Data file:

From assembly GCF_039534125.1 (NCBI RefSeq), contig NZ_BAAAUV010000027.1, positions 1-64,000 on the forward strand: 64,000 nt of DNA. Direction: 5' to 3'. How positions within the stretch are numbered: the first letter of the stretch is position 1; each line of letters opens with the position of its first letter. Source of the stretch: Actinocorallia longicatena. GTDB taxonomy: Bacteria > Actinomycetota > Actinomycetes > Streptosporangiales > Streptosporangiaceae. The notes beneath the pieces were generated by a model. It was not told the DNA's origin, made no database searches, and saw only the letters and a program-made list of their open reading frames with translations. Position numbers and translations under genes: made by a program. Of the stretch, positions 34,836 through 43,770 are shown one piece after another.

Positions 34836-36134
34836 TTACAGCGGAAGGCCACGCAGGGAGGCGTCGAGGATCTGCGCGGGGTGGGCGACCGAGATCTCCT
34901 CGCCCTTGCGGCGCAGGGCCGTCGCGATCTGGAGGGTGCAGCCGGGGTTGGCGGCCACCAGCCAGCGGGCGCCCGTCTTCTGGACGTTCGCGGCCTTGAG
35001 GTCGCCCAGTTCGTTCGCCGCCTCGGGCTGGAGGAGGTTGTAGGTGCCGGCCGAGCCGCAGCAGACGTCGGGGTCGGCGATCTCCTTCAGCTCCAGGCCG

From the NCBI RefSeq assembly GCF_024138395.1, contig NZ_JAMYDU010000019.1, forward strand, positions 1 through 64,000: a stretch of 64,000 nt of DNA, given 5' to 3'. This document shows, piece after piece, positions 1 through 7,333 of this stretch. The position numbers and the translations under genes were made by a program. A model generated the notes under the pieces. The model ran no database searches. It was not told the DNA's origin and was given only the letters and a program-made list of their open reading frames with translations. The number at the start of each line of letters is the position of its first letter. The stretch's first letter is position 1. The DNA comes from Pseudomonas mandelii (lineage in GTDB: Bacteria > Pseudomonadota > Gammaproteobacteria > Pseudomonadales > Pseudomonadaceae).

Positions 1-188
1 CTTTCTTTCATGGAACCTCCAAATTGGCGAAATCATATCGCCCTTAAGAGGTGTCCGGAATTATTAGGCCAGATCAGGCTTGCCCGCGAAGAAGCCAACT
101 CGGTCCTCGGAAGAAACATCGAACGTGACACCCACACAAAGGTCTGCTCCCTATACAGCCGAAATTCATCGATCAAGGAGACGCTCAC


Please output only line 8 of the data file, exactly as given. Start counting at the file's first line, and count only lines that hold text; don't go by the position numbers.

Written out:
1 CTTTCTTTCATGGAACCTCCAAATTGGCGAAATCATATCGCCCTTAAGAGGTGTCCGGAATTATTAGGCCAGATCAGGCTTGCCCGCGAAGAAGCCAACT